Three Fever Myths Every Parent Must Know
Aug 01, 2014 02:11AM
by Julie LachmanWhen a child is sick and uncomfortable with a fever, a parent’s natural instinct is to make him or her feel better. What many parents do not know is that some of the most common therapeutics for fever can actually sideline recovery.
Fever is the body's normal response to invasion by bacteria or viruses. Animals will sit in the sun when sick, and fish will swim in warmer water. The ability to mount a strong fever is a good sign. The common cold virus (rhinovirus) can live only at the temperature of the nose, which is why it can't invade further into the body—it's too hot. The simple process of heating the body kills germs. Fevers also cause the body to be achy—so we stay put and rest—and have a diminished appetite.
MYTH #1: When sick with fever, it's important to keep our strength by eating, even if we're not hungry.Truth: Animals don't eat when they're sick. Why? If the body has to send blood to the stomach, there is less focus on attacking the virus or bacteria. Also, bacteria need iron to replicate, so eating may feed them as well. If a child is feeling somewhat better, but perhaps still slightly feverish, feeding him may cause the fever and illness to return that night. Restricting food for one more night gives the body a chance to finish the job. To shorten the duration of illness, never feed someone until the fever is below 99.6 degrees Fahrenheit and the person is hungry.
MYTH #2: High fevers may cause seizures or brain damage, which can be devastating.Truth: There have been no studies linking high fevers with any permanent damage. Hyperthermia from sunstroke can cause coma or delirium, but this is very different from a fever, which is a normal response to infection. While it is true that two to four percent of children may develop simple febrile seizures, these seizures—though scary—have no long-term effects and do not increase the likelihood of seizure disorders (epilepsy). In fact, even temperatures of 107.6 degrees Fahrenheit do not cause any brain injury. If the sick person is not made to eat, the fever shouldn’t need to go that high anyway. By reducing the fever, the child will have decreased ability to fight the infection and an altered immune system.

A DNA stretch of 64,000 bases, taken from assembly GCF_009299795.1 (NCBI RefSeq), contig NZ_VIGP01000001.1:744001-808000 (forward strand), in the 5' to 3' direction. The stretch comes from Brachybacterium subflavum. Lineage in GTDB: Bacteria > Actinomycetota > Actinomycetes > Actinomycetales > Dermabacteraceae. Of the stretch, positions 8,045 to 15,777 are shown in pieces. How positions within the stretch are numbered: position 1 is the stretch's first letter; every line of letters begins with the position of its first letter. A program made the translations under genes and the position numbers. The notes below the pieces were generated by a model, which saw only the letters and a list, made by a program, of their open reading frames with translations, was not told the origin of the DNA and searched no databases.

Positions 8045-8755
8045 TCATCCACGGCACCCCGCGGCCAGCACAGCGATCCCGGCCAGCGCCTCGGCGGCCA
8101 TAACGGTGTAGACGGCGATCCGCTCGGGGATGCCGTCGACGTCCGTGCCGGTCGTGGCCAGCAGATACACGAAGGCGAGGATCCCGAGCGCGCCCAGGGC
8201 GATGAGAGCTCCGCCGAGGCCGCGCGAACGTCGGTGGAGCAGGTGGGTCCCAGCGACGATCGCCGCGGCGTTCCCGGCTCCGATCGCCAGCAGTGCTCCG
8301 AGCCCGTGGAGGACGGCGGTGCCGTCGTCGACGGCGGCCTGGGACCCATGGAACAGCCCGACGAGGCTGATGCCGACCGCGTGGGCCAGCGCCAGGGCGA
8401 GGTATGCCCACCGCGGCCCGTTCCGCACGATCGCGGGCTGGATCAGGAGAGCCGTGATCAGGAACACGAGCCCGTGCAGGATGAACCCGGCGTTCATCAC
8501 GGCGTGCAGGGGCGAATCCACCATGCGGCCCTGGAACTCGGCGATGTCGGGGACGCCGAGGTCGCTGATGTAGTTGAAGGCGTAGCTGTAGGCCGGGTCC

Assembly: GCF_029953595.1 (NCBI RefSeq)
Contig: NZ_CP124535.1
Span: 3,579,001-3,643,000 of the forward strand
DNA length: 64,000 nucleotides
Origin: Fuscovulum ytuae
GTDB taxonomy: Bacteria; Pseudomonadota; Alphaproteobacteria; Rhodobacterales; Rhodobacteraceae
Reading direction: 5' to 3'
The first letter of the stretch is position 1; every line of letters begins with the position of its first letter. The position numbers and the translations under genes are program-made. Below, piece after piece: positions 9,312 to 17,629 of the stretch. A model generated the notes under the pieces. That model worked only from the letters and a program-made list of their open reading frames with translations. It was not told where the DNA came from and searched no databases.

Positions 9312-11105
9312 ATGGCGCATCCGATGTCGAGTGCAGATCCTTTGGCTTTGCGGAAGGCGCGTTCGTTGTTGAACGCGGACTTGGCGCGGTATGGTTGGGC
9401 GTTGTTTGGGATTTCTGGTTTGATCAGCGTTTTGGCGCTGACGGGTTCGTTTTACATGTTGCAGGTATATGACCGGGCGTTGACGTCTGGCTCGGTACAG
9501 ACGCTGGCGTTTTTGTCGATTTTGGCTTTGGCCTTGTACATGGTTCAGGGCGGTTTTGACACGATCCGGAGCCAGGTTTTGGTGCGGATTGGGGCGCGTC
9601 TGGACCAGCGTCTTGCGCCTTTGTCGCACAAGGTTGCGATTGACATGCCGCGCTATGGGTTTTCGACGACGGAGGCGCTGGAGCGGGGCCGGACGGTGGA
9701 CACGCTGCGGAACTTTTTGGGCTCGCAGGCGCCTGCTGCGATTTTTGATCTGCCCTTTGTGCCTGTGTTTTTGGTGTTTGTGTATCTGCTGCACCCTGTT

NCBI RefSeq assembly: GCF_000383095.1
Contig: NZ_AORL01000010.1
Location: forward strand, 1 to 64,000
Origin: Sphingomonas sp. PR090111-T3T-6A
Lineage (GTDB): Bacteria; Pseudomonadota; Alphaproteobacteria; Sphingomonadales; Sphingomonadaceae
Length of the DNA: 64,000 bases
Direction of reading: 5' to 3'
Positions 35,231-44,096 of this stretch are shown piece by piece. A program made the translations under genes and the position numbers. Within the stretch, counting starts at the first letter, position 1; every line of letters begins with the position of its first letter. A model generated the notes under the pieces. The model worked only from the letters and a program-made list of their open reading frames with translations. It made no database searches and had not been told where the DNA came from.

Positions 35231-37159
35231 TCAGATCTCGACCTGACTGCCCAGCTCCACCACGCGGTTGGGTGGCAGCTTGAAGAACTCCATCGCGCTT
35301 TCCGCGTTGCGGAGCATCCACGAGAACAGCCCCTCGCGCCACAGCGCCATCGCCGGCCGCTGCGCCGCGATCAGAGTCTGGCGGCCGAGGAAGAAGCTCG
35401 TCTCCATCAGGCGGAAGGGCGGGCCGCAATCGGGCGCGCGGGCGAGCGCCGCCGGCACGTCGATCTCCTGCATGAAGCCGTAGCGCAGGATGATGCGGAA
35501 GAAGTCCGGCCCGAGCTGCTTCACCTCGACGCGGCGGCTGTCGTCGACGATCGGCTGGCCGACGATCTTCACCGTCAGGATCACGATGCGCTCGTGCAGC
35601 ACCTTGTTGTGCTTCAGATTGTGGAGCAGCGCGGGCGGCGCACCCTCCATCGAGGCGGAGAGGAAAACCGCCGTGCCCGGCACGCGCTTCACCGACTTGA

MYTH #3: Acetaminophen (commonly sold as Tylenol) is safe during fevers or when used to prevent fevers commonly associated with vaccinations.Truth: Acetaminophen lowers fever by stopping some of the normal pathways associated with feverish diseases, and it also stops some of the normal immune functioning. Recent research published in the British journal The Lancet revealed that children who received this drug with vaccinations had their immune system so affected by the drug that they had lower levels of immunity to the vaccinated diseases than children who didn't receive the drug. When a child is sick with a bacteria or virus, or is getting vaccinated, the last thing we want to do is lower his immunity. Additionally, the risk for side effects increases when a child is sick due to dehydration and undernutrition.
What’s a parent to do? To help a child recover quickly from illness, supporting rather than suppressing the fever is the answer. Keep the child comfortable with cool compresses to the forehead and plenty of clear, no-sugar beverages and fresh soup broths. Sugar decreases the function of the immune system by half for five to seven hours, so never give soda to a sick child. Be sure to keep him warm if he's chilly. Let his body do the tough work of destroying the bacteria quickly, so he can be back to feeling like himself sooner.
Julie Lachman, ND, is a Bucks County native and licensed Naturopath with a practice in Doylestown. Connect with her at DrLachman.com. August 2014.